A doctor has been given a one-month suspension by a tribunal after punching a colleague during a night out, as legal experts said the personal behaviour of employees in heavily regulated sectors was increasingly likely to come under legal scrutiny.
Dr David Arundel, who works at the Diana, Princess of Wales Hospital in Grimsby, had been socialising with friends in York city centre on 25 January 2015 when he claimed that he became involved in an argument with ‘Dr A’ about arrangements to stay at his flat that night. He was cautioned by police the following month.
“I lost my temper, swung out with a fist and hit [Dr A] once in the face, which I instantly regretted. I had drunk alcohol earlier that evening but was sober at the time of the incident after being split up from the group,” Dr Arundel told the Medical Practitioners Tribunal Service in Manchester.
The tribunal found that despite disparities between the accounts of the evening’s events – both about the number of blows and Dr Arundel’s actions after the initial assault – there was no dispute that Dr Arundel had lost his temper and assaulted Dr A.
“This was not a sustained assault; Dr A did not lose consciousness and you did make a limited assessment of his welfare before walking away to defuse the situation,” said Bernard Herdan, tribunal chair. “Nevertheless, the tribunal concluded that this was a serious and unjustified assault resulting in an injury that required hospital treatment.”
The tribunal decided it was necessary to suspend Dr Arundel’s registration to the medical register for one month, after it was deemed his fitness to practise was impaired. It concluded that the ruling was required to promote and maintain public confidence in the profession and to promote and maintain proper professional standards and conduct for members of the profession.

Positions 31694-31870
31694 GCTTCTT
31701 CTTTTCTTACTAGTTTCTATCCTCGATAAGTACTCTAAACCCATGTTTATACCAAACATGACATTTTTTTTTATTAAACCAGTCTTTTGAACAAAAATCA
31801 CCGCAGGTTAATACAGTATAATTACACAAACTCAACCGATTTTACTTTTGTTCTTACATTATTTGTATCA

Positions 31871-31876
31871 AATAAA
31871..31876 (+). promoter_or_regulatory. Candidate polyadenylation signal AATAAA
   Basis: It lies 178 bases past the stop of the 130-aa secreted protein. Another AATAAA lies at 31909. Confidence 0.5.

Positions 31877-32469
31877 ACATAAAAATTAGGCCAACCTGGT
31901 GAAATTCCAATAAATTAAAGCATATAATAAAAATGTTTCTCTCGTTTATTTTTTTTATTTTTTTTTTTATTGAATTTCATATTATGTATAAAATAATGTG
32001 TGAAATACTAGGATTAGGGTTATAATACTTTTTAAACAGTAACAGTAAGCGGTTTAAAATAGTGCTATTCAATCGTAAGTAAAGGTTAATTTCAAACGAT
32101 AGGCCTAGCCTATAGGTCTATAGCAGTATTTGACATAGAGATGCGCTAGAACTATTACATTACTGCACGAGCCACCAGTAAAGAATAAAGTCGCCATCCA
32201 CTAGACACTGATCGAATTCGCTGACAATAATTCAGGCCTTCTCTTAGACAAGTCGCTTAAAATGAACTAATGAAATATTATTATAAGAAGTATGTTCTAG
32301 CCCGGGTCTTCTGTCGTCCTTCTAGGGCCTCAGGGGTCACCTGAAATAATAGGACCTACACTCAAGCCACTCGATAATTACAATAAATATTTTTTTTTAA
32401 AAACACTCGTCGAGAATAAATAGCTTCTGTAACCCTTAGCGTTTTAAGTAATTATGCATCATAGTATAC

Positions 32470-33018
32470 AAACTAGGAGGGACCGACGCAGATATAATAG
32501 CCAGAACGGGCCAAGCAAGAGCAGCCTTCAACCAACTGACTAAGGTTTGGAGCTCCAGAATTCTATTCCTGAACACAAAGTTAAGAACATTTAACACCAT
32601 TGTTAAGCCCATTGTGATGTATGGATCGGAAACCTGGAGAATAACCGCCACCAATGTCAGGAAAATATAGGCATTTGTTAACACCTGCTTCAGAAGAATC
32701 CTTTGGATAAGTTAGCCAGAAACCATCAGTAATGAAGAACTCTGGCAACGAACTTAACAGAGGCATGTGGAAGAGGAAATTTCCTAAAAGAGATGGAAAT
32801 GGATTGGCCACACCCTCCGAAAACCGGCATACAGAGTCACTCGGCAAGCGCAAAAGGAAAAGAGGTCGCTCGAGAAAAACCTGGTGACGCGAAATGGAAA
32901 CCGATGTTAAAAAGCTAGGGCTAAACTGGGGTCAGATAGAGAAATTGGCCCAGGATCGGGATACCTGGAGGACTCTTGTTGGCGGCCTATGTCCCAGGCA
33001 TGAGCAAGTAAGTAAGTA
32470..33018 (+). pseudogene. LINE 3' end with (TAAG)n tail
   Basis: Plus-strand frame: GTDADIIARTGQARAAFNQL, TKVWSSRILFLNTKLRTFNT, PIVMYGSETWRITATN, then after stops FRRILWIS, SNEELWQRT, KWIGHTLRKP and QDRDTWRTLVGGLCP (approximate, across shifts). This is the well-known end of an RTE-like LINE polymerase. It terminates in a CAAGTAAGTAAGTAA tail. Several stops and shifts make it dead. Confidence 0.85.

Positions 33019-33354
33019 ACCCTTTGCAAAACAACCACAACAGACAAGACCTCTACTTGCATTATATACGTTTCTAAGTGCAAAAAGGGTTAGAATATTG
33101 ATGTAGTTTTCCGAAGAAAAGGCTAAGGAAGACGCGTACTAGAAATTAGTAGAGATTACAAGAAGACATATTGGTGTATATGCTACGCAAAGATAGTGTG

Herdan said the tribunal considered that “a one-month period of suspension would mark the seriousness of your caution and send a message to the medical profession about the unacceptability of your underlying behaviour”.
Carl Johnson, partner and professional misconduct specialist at national law firm Stephensons, said it was a common misconception that professional regulators like the General Medical Council were only concerned with protecting safety.
“Criminal convictions or cautions relating to conduct outside of work will almost always attract the attention of professional regulators, especially when they relate to dishonesty, violence or sexual offences,” he said.
“In considering the appropriate sanction, the panel will have had regard to the need to protect the public interest and the reputation of the medical profession. The High Court has recently considered this point in relation to the regulation of pharmacists. The court ruled that it is entirely appropriate for a professional regulator to set and enforce standards of behaviour outside of work and this does not infringe a professional’s human rights in relation to privacy and freedom of expression.”
Melanie Stancliffe, employment partner at Irwin Mitchell, said it was unusual for a criminal offence committed outside of work to be grounds for disciplinary sanction: “But in extreme circumstances, they can be held relevant to your ability to perform a role or be trusted.”
She said there was an increasing blurring of the lines between private and public life, “whether it’s conduct on a night out or what you post on Facebook”.
“Employers that have alerted their employees to the fact that their conduct inside and outside of work is relevant to their role will be entitled to sanction the employees, or even dismiss them, if they fail to keep to the employer’s required level of behaviour,” added Stancliffe.
Dr Arundel’s suspension will begin after a 28-day appeal period.